06.27.2013 - 06.27.2013
Morning game drives at Selous Impala Camp began at either 6:30a with breakfast in the bush or 8:30a with breakfast beforehand at camp. Both returned around noon for lunch. We opted for the earlier drives. Normally, guests might have to share vehicles here but for a very nominal fee, you can pay extra and guarantee a private vehicle. We opted for that as well. Our new guide, Ezra, and driver, Rajabu, showed up right on time and we hopped in ready to go. These vehicles were different from the Land Cruiser we had been traveling in with Maningo. This vehicle was completely open on both sides but had a roof for shade. I liked it a lot better, especially for photography purposes.
We started the morning off with a few birds - an African spoonbill.
A yellow-billed stork and an African skimmer. The skimmer was so cool to watch skimming across the top of the pond.
We then came upon these juvenile giraffe.
They were pretty skittish about getting drinks of water. Giraffes are commonly attacked by predators while leaning down to drink so some would stand guard while others drank and vice versa.
This young one, with mom, was only about a week old.
We drove by a known hyena den but mom didn't have the pups out. She was hanging out by herself. In years past, this den was used by wild dogs but was abandoned by the dogs when a python killed all the pups.
A yellow baboon came wandering by.
Around 9a, we decided to stop for breakfast. We weren't sure what to expect but what we got was way beyond our expectations. Ezra and Rajabu pulled a table and chairs with tablecloth, silver plateware, and a smorgasbord of foods out of the vehicle. There were hard boiled eggs, bacon, sausage, homemade breads, fresh fruit, and cereals. There was also an assortment of teas and most importantly, a cold Coke for me.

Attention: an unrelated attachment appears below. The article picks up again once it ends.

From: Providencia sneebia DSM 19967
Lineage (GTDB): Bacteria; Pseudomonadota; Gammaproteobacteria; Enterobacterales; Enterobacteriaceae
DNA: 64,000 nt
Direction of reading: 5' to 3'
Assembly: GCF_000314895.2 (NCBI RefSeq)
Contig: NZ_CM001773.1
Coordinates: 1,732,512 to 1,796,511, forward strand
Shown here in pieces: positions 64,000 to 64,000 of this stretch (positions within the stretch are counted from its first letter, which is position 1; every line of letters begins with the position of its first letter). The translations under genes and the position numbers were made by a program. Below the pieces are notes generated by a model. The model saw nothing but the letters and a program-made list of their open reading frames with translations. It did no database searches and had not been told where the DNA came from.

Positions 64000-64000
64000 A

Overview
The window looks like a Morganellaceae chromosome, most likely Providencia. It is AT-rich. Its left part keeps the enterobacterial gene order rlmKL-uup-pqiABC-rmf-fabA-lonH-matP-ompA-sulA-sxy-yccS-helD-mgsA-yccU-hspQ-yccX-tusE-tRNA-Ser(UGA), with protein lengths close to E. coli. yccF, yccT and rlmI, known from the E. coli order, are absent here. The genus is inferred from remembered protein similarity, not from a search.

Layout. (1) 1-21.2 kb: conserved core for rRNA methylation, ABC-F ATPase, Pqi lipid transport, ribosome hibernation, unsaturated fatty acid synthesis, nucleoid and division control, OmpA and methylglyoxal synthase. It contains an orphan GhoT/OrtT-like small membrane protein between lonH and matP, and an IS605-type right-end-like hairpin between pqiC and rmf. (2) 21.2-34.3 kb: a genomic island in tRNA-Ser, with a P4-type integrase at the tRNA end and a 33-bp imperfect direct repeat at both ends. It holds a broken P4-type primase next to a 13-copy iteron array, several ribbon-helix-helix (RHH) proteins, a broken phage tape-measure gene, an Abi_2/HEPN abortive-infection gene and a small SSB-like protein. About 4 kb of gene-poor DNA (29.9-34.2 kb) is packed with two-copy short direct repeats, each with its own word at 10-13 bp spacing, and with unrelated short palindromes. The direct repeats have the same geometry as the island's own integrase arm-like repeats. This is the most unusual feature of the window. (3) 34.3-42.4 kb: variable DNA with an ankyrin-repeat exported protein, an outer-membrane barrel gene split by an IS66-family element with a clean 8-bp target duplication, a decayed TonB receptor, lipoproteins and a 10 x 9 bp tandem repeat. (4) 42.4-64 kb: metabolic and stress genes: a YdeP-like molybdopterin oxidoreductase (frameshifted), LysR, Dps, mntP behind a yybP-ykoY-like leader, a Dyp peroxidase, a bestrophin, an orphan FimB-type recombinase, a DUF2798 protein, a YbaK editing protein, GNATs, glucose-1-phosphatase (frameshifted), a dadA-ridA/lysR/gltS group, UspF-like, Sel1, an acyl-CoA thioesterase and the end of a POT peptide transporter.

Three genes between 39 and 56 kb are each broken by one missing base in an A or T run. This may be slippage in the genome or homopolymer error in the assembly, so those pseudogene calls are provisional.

After breakfast, we saw some waterbuck grazing.
One showed us the target on her rear.
Down the road there were some female kudu.
We decided to drive down by the water. The hippos and crocodiles were having a lazy morning.
A vervet monkey was playing just off the shoreline.
By now it was about time to head back to camp for lunch. On the way back, Ezra pointed out this elephant skull. It belonged to an elephant that died from an infected leg a few years prior.
Lunch at Selous Impala was served upstairs in the main building every day at 1p. It was beautifully presented in hollowed out coconut bowls on huge trays. Today's lunch was chicken salad, sweet potato cakes, fresh salad, horseradish salsa, and skewered fruit for dessert. The fruit was skewered on acacia spears. Although I didn't take a picture of the fruit skewers, this is an example of what it was speared on.
After lunch, we had a couple of hours to relax in our tent. Usually we read, caught up on our written notes, or looked at pictures. At 4p, we met back at the main building for cookies and juice and our chosen afternoon activity. Today we were going on our first boat ride. Our guide Ezra was waiting patiently and walked us down the path to the boats. The camp has about four small motor boats that hold five or six passengers each. There is a cover on top of about 2/3 of the boat for shade. The driver sits in the back by the motor. Our driver was Toboke, a friendly guy who spoke very little English.